- PowerBook 170
name = PowerBook 170
caption = Apple Macintosh PowerBook 170
first_release_date = October
discontinuation_date = August
Motorola 68030, 25 MHz
baseprice = US $4,599cite news
last = LePage
first = Rick
title = Bantam 170 packs punch.
November 12, 1991]
The PowerBook 170 was released by
Apple Inc.in 1991 along with the PowerBook 100and the PowerBook 140. Identical to the 140, it was the high end of the originalPowerBook line featuring a faster 25MHz Motorola 68030processor with Floating point unit(FPU) and a more expensive and significantly better quality 10" active matrixdisplay. It was replaced by the PowerBook 180in 1992.
Though the PowerBook 100 is the direct descendant of the
Macintosh Portablebased on its internal architecture, the 170 is the Portable's direct successor. A no compromise portable version of the desktop Macintosh, the 170 includes virtually all of the features incorporated in the original Portable, as on a comparable desktop of the day, but in a smaller and sleeker case design. Initiated as a more suitable replacement for the Portable, the only features the first generation 170 did not include in its reduced space were an external video port and internal ROM& PDSexpansion slots. Indeed, Apple canceled its own external monitor adapter for the Portable shortly after it was announced, instead relying on numerous third party providers for solutions (still applicable to the 170) and FCC regulations of the day prevented any real use of the PDS expansion slot, by restricting any external connections to it. The PowerBook 180replacement would address external video less than a year later, but expansion slots would not return to Macintosh portables until 3 years later with the PowerBook 500series, in the form of PCMCIAcards. The 170 also dropped the external floppy disk port (only the Macintosh Classic IIstill had one) and made no provision for a second internal floppy disk port (a feature also missing from the rest of the desktop line by this time). Overall, it had roughly the equivalent features and performance of the powerful Macintosh IIcidesktop in a laptop.
The 170 was introduced with System 7.0.1, specifically to support new power management and other unique hardware features. However, due to the RAM prices in 1991, combined with its already high list price, the 170, like the 100 & 140, only had 2MB RAM soldered directly onto the logicboard, which critics felt was restrictive for use with System 7. Further, since localized versions of System 7 were not yet available worldwide, the Japanese 6.0.7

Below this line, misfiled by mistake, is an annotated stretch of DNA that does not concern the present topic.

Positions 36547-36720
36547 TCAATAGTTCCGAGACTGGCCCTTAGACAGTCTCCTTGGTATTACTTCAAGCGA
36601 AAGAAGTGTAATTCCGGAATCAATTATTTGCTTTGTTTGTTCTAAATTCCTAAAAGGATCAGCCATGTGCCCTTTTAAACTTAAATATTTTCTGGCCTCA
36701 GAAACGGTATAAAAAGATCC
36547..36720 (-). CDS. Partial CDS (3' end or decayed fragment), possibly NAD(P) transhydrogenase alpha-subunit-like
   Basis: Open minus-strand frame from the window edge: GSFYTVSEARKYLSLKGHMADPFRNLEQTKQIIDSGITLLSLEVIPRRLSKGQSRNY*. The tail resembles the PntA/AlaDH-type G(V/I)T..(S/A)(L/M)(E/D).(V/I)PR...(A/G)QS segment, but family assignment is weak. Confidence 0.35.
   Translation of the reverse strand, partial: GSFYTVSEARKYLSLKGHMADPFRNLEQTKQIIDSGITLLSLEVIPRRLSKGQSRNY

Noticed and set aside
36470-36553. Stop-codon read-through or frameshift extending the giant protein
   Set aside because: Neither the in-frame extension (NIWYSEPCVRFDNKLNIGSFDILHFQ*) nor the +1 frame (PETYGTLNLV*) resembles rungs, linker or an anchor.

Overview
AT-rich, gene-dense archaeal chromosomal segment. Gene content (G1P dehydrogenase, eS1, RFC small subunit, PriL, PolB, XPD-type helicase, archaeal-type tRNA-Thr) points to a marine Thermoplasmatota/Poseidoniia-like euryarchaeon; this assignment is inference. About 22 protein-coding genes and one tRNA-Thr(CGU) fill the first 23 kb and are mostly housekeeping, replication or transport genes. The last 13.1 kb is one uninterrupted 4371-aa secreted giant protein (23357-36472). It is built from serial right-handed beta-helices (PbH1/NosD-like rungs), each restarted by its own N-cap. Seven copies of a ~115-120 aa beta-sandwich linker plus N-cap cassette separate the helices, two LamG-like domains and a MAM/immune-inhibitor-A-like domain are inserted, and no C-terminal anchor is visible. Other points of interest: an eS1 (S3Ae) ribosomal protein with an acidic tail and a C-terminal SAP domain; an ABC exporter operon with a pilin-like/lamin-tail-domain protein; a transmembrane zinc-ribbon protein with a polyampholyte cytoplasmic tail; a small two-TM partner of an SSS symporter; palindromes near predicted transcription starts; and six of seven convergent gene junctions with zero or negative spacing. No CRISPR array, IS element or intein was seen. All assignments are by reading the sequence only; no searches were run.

KanjiTalkversion of Apple's System software, was modified to support all three new PowerBooks and released as version J-220.127.116.11. [System J-18.104.22.168 ReadMe, 1991, Apple, Inc.] [ [http://translate.google.com/translate?hl=en&sl=ja&u=http://apple.ism.excite.co.jp/page/PowerBook%2B170%2BSpecial%2BEdition.html&sa=X&oi=translate&resnum=3&ct=result&prev=/search%3Fq%3D22.214.171.124%2B%2522powerbook%2B170%2522%26num%3D100%26hl%3Den%26safe%3Doff%26client%3Dsafari%26rls%3Den%26sa%3DG%26pwst%3D1 http://apple.ism.excite.co.jp/page/漢字Talk+6.0.7.html] ] As a result, this version was unofficially adapted for use with the standard 6.0.7 allowing many users to run System 6 on their PowerBooks, rather than upgrading on-board RAM with an expensive proprietary RAM card (a 6MB card was US $899). [ [http://school.anhb.uwa.edu.au/personalpages/kwessen/web/misc/powerbooksys6.html System 6 on a PowerBook 140/170 ] ] The 170 shipped with an additional 2MB RAM card already installed, so it was less of a problem, however 4MB was the minimum recommended RAM size for use with System 7 and not practical for use with a RAM Disk, a battery power-saving feature.
Though released at the same time as the
PowerBook 140and PowerBook 100, both the 140 and 170 were designed entirely by Apple, while the 100 was being miniaturized by Sony from the full-sized Macintosh Portable. As a result, the 170 represents the very first created by Apple, with the 100 actually representing the first design improvements, though its internal architecture is the oldest in the series.
Motorola 68030CPU and Motorola 68882FPU, both running at 25 MHz
* RAM: 2
MiBonboard, shipped with 4MiB, can be expanded to 6 or 8 MiB
* ROM: 1 MiB
Hard disk: 40-80 MB
Floppy disk: 1.44 MB Superdrive
* Systems supported: System J-126.96.36.199, System 7.0.1-
* ADB: Yes (1 port)
* Serial: Yes (2 ports)
* Modem: optional (used for this model's expansion port)
* Screen: active matrix, 1bpp 640×400
* [http://docs.info.apple.com/article.html?artnum=112184 Macintosh PowerBook 170 technical specifications] at apple.com.
* [http://translate.google.com/translate?hl=en&sl=ja&u=http://apple.ism.excite.co.jp/page/PowerBook%2B170%2BSpecial%2BEdition.html&sa=X&oi=translate&resnum=3&ct=result&prev=/search%3Fq%3D188.8.131.52%2B%2522powerbook%2B170%2522%26num%3D100%26hl%3Den%26safe%3Doff%26client%3Dsafari%26rls%3Den%26sa%3DG%26pwst%3D1 Special Edition LPGA Benneton Model]
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